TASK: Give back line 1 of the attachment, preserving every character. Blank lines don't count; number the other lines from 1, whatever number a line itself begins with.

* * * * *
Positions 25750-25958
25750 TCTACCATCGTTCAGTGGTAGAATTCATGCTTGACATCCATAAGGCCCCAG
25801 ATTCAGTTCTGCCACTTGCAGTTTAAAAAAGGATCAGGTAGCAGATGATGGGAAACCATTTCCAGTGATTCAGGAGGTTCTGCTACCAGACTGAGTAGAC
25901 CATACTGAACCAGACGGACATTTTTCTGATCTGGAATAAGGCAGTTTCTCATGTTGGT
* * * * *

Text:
Positions 25750-25958